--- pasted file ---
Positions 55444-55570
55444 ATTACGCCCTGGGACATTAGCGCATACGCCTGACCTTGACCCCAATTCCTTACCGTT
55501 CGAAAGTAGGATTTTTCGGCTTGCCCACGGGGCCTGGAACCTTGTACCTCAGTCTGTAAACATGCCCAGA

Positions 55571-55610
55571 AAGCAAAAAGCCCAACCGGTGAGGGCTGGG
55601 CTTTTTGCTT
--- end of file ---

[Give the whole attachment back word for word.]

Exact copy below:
Positions 55444-55570
55444 ATTACGCCCTGGGACATTAGCGCATACGCCTGACCTTGACCCCAATTCCTTACCGTT
55501 CGAAAGTAGGATTTTTCGGCTTGCCCACGGGGCCTGGAACCTTGTACCTCAGTCTGTAAACATGCCCAGA

Positions 55571-55610
55571 AAGCAAAAAGCCCAACCGGTGAGGGCTGGG
55601 CTTTTTGCTT